cronut_scalpersCrassers were way over cronuts by the time the general population was just hearing about them. Good for Dominique Ansel for creating something so good and for his PR team for creating such a hype. I planned to hit up the bakery when I was in NYC in July, but by then people were lining up for hours to just get their maximum of two cronuts. Fuck. That. Shit.

While browsing one of my favorite recipe sites, tastespotting, I found a recipe for Homemade Cronuts. I had all the ingredients in my cupboards and I’m confident in my bread-making skills, so I decided to make some.

If you’ve ever made bread before, the process is similar. Warm up the liquid (milk, in this case), add the yeast and let it sit. When the yeast starts to foam, add the sugar, eggs and vanilla. Mix together and then add the dry ingredients. Knead the dough until it’s smooth and put it in the fridge for 30 minutes.

While that’s going on, mix together the butter and flour. And then here comes the annoying part. After the dough has initially chilled, you roll it out in a rectangular shape until it’s 1/4″ thick. I’ve always struggled with getting dough this thin and this was no exception. Once you’ve got the dough in the correct shape and height, spread the butter mixture over it. Then fold it like an envelope and stick it back in the fridge for 30 minutes. Roll, fold and refrigerate the dough like this two more times (the dough should be refrigerated for a total of 4 times).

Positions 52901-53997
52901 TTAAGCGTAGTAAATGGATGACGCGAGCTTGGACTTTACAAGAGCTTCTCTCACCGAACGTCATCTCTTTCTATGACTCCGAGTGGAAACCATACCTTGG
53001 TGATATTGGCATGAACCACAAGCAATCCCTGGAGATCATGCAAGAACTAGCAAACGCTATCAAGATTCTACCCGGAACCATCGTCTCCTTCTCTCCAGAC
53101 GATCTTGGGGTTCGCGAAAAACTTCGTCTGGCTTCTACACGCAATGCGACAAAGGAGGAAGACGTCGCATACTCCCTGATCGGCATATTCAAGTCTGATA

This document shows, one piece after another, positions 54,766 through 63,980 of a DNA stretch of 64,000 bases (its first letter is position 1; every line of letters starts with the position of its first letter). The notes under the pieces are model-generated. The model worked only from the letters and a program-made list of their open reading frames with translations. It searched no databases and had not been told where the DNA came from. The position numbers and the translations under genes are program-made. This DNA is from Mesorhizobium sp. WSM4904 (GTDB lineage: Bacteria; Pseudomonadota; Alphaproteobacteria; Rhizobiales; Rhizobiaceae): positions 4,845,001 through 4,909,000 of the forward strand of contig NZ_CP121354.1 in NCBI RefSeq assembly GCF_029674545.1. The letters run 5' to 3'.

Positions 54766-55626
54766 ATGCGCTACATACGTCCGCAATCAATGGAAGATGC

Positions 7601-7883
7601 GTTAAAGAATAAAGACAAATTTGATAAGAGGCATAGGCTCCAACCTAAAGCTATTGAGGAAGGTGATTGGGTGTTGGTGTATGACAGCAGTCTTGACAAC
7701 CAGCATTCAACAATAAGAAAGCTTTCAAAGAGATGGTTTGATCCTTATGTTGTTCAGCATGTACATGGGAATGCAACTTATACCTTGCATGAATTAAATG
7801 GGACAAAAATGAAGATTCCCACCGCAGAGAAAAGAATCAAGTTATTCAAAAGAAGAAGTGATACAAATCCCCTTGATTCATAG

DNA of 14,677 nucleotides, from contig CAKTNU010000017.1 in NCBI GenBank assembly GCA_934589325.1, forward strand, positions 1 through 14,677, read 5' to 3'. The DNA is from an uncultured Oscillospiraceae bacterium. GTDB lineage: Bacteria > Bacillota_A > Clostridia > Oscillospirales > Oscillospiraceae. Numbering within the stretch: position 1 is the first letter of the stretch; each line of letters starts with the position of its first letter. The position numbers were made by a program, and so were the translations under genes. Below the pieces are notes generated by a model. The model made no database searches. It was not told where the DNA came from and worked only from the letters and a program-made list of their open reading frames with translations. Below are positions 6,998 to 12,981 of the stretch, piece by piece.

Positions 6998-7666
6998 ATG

Since I did this at night, I let the dough sit in the fridge overnight. If you’re up early in the morning, the dough only needs to chill the last time for 30 minutes. Now comes the fun part – frying the dough. Since I didn’t have a circular cookie cut out, I just used a knife to cut out my shapes and the hole in the middle.

cronut_doughYou want to heat up the oil so that it’s hot enough to fry the dough evenly, but be careful that it’s not too hot. You’ll scorch the outside and leave the inside raw.

frying_cronutsUnless you have a real fryer or an abundance of oil you want to waste, you’re going to have to flip these bad boys once during the frying process. It happens really fast, so you want to keep an eye on your dough.

Once your pastries are done frying and are cooling down enough so you can eat them, it’s time to whip up a simple glaze. Nothing big – powdered sugar, vanilla and milk. I put in some maple syrup for additional flavor.

glazed_cronutThis recipe yields about 10 cronuts, but I think I ended up with somewhere around 7 or 8. I think if I had gotten the dough as thin as it should have been, I could have gotten 10.

Would I make these again? Maybe. They were a little heavier than I anticipated, but I attribute that to not being able to roll the dough thin enough. If I was able to do that, I’m sure that would change the outcome. But at this point, I’d rather have a beignet.

Photo credits: Image #1 via Matt J Carbone/Flickr. All other images courtesy clarity83.